Chlorophyll Index

Chlorophyll index among the most used and effective indices in modern farming. The reason being is that chlorophyll itself is what gives plants their green color. More importantly, this pigment enables plants to absorb the sunlight which is then converted into sugars and starches via a process of photosynthesis. Therefore, chlorophyll content is a great litmus paper when it comes to analyzing crop health.

Measuring the spectral reflectance of chlorophyll in plants with the help of satellites, growers can easily monitor the state of their crops. For this, the chlorophyll ag index is used. If interpreted correctly, the index can offer valuable insights on crop development, which can be used for detection of nutrient deficiencies in plants, Nitrogen fertilizer application planning, yield prediction, and more.

For example, the Green Chlorophyll Index can be successfully used for a wide range of plants. Green Chlorophyll Index formula is the following: CI green = ρNIR / ρgreen – 1 = ρ730/ρ530 – 1. Basically, it’s the ratio of the chlorophyll’s reflectance in the NIR band over the reflectance in the green band.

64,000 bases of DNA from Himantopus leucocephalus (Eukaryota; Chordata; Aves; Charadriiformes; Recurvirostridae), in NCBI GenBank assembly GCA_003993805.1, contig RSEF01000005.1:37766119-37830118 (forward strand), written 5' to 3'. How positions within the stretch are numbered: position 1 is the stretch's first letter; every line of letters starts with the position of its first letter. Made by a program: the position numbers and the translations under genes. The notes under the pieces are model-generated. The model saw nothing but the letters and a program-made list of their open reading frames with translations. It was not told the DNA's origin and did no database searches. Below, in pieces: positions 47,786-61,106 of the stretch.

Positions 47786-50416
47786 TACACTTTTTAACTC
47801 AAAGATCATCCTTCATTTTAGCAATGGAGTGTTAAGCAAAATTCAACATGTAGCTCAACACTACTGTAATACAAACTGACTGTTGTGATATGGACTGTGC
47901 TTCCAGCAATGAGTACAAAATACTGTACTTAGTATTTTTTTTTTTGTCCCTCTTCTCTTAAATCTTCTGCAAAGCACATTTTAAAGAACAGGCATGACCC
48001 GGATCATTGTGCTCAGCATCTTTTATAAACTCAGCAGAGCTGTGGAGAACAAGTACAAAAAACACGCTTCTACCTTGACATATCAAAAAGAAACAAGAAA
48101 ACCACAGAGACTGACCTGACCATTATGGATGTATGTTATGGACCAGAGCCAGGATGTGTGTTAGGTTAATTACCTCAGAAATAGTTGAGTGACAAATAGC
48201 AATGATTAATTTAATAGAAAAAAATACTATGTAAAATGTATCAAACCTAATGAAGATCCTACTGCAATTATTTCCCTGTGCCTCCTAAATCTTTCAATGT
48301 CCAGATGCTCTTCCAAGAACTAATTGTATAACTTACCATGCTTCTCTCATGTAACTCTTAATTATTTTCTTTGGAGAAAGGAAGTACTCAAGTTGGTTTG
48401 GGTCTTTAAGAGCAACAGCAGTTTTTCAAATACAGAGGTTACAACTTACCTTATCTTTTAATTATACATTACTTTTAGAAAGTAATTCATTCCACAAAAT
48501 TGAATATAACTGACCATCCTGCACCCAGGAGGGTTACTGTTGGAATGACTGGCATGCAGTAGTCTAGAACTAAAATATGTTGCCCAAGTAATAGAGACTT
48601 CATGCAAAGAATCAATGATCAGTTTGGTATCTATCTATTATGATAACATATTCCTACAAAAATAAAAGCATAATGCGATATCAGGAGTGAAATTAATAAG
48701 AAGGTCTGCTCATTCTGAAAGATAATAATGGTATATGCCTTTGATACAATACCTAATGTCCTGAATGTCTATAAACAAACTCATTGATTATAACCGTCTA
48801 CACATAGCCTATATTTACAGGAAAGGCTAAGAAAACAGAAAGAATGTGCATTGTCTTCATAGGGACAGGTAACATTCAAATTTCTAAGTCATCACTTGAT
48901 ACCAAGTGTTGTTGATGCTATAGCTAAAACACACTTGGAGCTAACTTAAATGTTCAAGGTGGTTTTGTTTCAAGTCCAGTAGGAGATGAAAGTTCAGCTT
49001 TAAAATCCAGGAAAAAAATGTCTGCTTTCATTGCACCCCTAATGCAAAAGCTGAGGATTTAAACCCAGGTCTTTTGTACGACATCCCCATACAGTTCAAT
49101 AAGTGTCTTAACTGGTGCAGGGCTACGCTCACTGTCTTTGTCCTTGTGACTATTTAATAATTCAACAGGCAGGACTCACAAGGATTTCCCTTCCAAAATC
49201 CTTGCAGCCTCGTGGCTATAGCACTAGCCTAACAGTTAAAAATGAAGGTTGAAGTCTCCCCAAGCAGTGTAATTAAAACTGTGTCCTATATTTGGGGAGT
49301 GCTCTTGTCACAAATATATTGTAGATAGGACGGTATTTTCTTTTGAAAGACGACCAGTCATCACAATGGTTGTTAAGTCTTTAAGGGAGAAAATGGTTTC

Vegetation indices data can be accessed via different farm management software. One of them is EOSDA Crop Monitoring. The platform offers a variety of features alongside different vegetation indices for a comprehensive field analytics.

As for the chlorophyll index, the tool uses one based on the red-edge band – ReCl. This particular chlorophyll index is a great helper when creating a precise map of a field for variable-rate application of fertilizers. Because chlorophyll content directly depends on nitrogen level in plants, this index enables detection of field areas with yellow or shed foliage.